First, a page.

Hidden Chinese dragon wants to be Simba of the global gold market
Shanghai (Sept 14) China may be the hidden dragon in the global gold market, but it is making strategic moves in its endeavour to become a roaring lion.
A move towards this will be the launch of the international board on the Shanghai Gold Exchange on September 29 in the Shanghai Free Trade Zone. The international board, which will allow domestic and foreign players to participate, is an effort to earn global recognition for its gold market and will be followed a couple of measures that is aimed at dictating or becoming a price-setter in the global bullion market.
“The impact of China in the global arena is set to increase,” says Jeremy East, Managing Director, Standard Chartered Bank.
After the launch of the Shanghai international gold platform, China will be trying to set a benchmark price for gold on a par with London and New York next year. “That will make it a major force in Asia,” says an industry player not willing to identify.
From thereon, there will be manoeuvres, including accumulating gold within the country, to become a force to reckon with in the global arena.
Statistics and signals from China in the global market are clear indicators of its moves.
Since 2011, China has imported 3,500 tonnes of gold. “In 2013, some 1,400 tonnes of gold were imported, while domestic production was a record 438 tonnes. In fact, it has absorbed nearly 2,000 tonnes of gold last year,” says East.
Data from Thomson Reuters GFMS show that physical demand, excluding banking activity, was 1,283 tonnes last year, up 28.2 per cent over 2012.
Gold and silver volumes on the Shanghai bourse have increased sharply compared with other global exchanges. Gold volume was up 24 per cent last year against a 28 per cent drop in New York. Silver volume increased 60 per cent against a 23 per cent drop in the US bourse.
Chinese investments in mining projects abroad were over $20 billion last year, says Jorge Ramiro Monroy, Managing Director of Emerging Markets Capital. “It invested $7 billion in a Peru gold mine,” he says.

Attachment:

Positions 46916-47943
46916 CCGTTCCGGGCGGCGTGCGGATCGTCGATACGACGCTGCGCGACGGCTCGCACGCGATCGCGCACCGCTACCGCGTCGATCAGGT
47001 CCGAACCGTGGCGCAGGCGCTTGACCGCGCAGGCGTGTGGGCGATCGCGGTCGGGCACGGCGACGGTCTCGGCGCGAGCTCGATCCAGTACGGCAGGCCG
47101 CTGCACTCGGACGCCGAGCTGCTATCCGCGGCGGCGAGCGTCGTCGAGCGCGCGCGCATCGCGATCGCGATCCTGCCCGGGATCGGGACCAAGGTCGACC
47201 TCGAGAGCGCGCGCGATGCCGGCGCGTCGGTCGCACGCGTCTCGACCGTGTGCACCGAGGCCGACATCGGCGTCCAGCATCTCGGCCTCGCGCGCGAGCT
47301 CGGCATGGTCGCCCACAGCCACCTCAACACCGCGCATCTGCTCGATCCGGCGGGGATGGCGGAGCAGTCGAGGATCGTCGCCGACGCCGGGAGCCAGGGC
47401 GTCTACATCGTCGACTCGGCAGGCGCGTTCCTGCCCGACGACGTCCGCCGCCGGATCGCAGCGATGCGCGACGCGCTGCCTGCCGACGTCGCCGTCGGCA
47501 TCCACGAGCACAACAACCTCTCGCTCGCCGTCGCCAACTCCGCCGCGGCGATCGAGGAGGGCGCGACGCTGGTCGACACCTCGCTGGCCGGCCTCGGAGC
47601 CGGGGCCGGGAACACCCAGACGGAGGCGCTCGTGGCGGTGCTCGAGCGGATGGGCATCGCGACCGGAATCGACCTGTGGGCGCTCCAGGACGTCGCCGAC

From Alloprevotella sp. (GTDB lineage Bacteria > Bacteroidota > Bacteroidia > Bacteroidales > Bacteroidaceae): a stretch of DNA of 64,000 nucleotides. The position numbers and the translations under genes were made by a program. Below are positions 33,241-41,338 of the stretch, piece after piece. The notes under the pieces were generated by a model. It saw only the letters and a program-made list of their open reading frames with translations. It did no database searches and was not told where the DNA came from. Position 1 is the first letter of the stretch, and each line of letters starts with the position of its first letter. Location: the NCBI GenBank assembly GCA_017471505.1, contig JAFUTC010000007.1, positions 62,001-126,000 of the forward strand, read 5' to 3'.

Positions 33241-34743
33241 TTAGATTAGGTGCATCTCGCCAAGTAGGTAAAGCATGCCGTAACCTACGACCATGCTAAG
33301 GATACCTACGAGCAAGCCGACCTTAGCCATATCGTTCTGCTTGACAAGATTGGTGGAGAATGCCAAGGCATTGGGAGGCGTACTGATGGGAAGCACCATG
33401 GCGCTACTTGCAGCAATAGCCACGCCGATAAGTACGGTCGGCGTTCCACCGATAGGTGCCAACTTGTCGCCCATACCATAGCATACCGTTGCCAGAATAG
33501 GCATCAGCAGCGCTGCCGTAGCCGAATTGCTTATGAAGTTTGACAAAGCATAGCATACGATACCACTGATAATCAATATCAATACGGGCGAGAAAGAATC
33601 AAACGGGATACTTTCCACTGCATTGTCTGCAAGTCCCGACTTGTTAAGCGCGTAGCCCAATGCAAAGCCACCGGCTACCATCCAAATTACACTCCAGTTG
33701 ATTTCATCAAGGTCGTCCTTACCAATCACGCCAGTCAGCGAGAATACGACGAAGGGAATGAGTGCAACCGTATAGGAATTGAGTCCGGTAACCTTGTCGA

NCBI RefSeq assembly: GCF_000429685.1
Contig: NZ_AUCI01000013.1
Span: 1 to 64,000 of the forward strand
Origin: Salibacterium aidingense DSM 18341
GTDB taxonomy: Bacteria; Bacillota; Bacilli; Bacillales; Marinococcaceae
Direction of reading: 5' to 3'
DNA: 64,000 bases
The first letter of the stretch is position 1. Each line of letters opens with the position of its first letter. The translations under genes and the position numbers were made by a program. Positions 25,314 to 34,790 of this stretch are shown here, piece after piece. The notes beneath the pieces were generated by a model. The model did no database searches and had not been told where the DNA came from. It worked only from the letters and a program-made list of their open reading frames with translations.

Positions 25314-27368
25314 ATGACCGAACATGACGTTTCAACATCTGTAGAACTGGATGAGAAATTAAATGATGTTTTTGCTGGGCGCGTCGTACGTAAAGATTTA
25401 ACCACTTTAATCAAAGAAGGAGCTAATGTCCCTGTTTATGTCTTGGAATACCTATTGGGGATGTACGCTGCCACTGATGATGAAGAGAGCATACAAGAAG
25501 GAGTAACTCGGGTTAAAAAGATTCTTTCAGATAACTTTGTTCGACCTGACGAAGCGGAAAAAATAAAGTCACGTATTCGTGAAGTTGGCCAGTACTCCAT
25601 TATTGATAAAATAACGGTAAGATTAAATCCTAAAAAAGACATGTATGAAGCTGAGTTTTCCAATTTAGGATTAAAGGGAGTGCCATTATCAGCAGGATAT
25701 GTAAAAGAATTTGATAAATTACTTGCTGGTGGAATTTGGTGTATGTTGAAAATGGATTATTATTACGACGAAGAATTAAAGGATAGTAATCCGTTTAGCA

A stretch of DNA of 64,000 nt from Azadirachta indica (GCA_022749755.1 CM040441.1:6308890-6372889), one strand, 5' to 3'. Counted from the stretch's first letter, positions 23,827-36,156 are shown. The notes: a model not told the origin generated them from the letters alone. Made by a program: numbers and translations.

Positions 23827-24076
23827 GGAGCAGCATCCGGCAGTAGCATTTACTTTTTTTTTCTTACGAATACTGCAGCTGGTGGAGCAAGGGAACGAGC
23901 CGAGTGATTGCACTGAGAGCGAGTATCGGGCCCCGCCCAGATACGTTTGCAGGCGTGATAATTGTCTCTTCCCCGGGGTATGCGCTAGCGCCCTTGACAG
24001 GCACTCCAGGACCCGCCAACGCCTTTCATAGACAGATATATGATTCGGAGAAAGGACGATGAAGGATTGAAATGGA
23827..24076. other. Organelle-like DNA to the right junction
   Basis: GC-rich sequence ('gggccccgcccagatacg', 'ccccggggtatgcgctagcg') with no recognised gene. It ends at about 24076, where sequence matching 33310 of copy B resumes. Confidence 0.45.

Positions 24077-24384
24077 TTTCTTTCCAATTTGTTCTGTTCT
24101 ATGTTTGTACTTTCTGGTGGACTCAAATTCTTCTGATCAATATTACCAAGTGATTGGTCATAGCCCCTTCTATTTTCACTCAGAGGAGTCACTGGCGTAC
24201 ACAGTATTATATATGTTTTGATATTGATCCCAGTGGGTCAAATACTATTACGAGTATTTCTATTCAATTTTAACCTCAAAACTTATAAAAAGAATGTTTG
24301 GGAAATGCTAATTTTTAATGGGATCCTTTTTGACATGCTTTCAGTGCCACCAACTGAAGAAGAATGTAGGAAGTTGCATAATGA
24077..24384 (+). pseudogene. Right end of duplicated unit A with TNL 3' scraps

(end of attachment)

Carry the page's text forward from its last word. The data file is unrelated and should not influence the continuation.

China’s strategy, in gold and other minerals and metals, is to avoid disruption of supply and ensure a hedge against price spike, says Monroy.
China’s gold-friendly strategy, as StanChart Bank’s East says, is not just aimed at becoming a force to reckon with in the global market but also have under control currency movements.
The Chinese yuan dropped to 6.26 against the dollar a few months ago and has recovered to 6.16 currently. Last year, during the same time, it ruled at 6.06.
“In a few years’ time, China plans to remove control on its currency movements. At that time, the gold holdings will come into play,” says East.
“The Chinese economy has grown 24 per cent in the last three years compared with the US’ 7 per cent. Therefore, it has the money to achieve its objective,” he says.
“Chinese investments are by the Government or its agencies, unlike India where the private sector is the one that takes such initiatives,” says Munroy.
East and Monroy are surprised over India’s negative thinking against gold and investments in mining.
“China and India are a study in contrast. While one is encouraging gold, the other is discouraging,” says East, pointing out to the fact that both these nations account for 60 per cent of global gold imports.
India was a force in the gold market until September last year. “India’s measures to increase Customs duty and curb imports through the 80:20 rule, which mandates importers to re-export 20 per cent of the gold brought into the country in value-added form, did drag the market by around $350 an ounce. Since then, India’s hold in the market has loosened,” says East.